The first and only book to discuss the entire history of painting by genre, rather than by chronology, this fresh approach gives readers a new and enlightened way to view and understand the language of art through the ages....
|Title||:||Understanding Paintings: Themes in Art Explored and Explained|
|Number of Pages||:||272 Pages|
|Status||:||Available For Download|
|Last checked||:||21 Minutes ago!|
Understanding Paintings: Themes in Art Explored and Explained Reviews
The book is mostly structured around art genres (e.g. portraits, landscapes, etc), as opposed to art movements or chronological happenings. As such it gives an unusual, in incomplete overview of paintings. It's a hefty book, useful for browsing and for reading. Definitely an introduction to paintings, but an interesting and fun one.
This is without a doubt my favorite book on art history. The things that appeals to me about is how the paintings are arranged by genre, rather than chronological date. It really helped me understand themes, painting references to previous artists, and paintings as a group. I used to check it out of the library so many times it got ridiculous and I finally bought it.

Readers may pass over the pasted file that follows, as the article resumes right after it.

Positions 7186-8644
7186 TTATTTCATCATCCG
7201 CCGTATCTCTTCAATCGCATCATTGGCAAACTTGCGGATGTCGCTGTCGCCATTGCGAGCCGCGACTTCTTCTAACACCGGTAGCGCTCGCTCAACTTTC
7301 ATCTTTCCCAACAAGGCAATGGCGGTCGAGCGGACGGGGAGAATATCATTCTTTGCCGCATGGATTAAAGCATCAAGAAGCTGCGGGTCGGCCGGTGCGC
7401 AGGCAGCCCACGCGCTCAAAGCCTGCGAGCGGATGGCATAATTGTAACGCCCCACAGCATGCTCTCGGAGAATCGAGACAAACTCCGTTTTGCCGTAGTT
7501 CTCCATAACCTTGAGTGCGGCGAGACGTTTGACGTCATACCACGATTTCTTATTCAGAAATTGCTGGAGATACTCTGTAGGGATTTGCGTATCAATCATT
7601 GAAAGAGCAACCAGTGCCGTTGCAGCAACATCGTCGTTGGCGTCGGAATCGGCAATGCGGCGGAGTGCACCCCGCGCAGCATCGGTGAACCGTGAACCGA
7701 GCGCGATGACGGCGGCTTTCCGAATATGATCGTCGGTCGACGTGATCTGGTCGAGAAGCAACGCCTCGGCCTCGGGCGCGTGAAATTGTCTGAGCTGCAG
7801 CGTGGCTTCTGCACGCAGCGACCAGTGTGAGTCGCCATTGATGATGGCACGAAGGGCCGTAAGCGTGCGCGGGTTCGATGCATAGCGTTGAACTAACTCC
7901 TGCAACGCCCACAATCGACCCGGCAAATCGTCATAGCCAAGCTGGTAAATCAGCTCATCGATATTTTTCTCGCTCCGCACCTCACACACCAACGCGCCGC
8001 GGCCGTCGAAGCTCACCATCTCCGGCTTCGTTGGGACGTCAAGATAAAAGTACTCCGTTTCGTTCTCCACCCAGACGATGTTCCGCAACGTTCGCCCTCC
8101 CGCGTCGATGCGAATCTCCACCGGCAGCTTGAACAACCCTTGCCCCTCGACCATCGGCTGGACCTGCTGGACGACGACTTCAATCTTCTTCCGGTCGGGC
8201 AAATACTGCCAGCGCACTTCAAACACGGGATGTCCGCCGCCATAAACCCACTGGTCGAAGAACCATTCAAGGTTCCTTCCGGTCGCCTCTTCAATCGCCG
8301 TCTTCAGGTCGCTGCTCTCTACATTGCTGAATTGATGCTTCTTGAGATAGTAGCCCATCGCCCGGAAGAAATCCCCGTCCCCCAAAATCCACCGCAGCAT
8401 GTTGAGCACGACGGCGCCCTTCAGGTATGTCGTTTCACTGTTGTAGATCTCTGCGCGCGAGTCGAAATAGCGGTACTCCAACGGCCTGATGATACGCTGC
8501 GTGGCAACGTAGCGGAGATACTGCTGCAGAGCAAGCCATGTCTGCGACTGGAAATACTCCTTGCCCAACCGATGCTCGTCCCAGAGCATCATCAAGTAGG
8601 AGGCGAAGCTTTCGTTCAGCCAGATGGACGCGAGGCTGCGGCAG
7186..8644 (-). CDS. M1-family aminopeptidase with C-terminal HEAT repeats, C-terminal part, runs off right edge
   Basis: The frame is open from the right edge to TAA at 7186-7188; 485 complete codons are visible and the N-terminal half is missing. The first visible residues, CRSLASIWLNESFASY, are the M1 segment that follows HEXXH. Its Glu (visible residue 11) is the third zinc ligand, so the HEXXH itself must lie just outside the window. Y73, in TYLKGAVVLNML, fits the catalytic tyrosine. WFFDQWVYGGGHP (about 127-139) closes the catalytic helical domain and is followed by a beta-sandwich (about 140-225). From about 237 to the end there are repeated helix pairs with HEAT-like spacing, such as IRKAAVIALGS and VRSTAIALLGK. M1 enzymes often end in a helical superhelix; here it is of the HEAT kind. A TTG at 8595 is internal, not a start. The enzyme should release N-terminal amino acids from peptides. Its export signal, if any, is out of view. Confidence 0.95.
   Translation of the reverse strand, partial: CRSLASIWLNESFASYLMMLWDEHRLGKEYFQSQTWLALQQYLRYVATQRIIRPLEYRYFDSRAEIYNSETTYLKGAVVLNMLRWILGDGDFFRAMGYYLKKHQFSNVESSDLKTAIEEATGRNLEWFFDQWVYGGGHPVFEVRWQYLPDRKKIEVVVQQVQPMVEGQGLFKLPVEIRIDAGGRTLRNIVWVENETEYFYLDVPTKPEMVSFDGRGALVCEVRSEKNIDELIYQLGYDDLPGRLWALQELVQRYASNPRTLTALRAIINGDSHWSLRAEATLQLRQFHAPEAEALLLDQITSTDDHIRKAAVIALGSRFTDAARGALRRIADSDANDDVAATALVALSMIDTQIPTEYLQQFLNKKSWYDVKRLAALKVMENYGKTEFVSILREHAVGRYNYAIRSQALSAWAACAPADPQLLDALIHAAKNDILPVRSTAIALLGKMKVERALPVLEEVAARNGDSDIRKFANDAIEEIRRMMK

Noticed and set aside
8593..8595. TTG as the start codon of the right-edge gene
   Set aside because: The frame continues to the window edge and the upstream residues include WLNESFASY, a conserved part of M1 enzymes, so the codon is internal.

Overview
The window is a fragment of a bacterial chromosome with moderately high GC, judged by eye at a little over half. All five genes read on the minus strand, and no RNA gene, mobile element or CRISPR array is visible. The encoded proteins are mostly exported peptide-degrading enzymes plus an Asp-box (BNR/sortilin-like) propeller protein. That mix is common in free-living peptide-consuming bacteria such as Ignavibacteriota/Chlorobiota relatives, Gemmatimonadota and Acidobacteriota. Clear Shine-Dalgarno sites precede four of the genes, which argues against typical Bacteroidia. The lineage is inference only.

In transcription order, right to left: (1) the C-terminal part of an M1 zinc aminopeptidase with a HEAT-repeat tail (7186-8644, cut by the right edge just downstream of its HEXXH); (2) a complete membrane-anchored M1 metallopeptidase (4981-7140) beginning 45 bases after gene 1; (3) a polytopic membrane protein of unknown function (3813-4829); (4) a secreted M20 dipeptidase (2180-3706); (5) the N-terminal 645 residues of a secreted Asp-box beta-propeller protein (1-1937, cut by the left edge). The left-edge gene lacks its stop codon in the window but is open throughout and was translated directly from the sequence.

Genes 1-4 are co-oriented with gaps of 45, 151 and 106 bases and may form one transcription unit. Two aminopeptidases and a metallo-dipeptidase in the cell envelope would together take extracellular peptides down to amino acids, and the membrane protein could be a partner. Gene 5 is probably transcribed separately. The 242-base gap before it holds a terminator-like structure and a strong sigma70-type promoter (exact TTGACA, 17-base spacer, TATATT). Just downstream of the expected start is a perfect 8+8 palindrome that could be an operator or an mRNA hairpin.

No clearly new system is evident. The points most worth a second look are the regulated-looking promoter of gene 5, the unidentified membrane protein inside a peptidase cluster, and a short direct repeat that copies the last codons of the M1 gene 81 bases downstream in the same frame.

Lots of beautiful reproductions of paintings of all kinds. Not exactly what I was expecting, but interesting as far as it goes. I didn't finish it, though: had been hoping to find something more along the lines of explanation of symbology, i.e. "this means that."
This book delivers exactly what it promises: the paintings grouped (and explained) under the next main themes:1) Religious Painting2) Myth and Allegory3) The Nude4) History Painting5) Portraiture6) Landscape7) Genre8) Still Life9) Abstract Painting10) Materials and techniqueEach theme has several sub-groups like, for example, for the theme 'Still Life': Introduction / The independent still life / Creating an illusion / Flower painting / Reminders of death / Symbolism and allegory / A feast for the eyes / A new perspectiveThe book would be even better with more paintings (yes, I know, I'm greedy), and it's pity that there are no paintings from the Middle and Far East (the book is purely concentrated on the Western painting).However, knowing how difficult is to edit such a kind of book, I think that it still deserves 5 stars.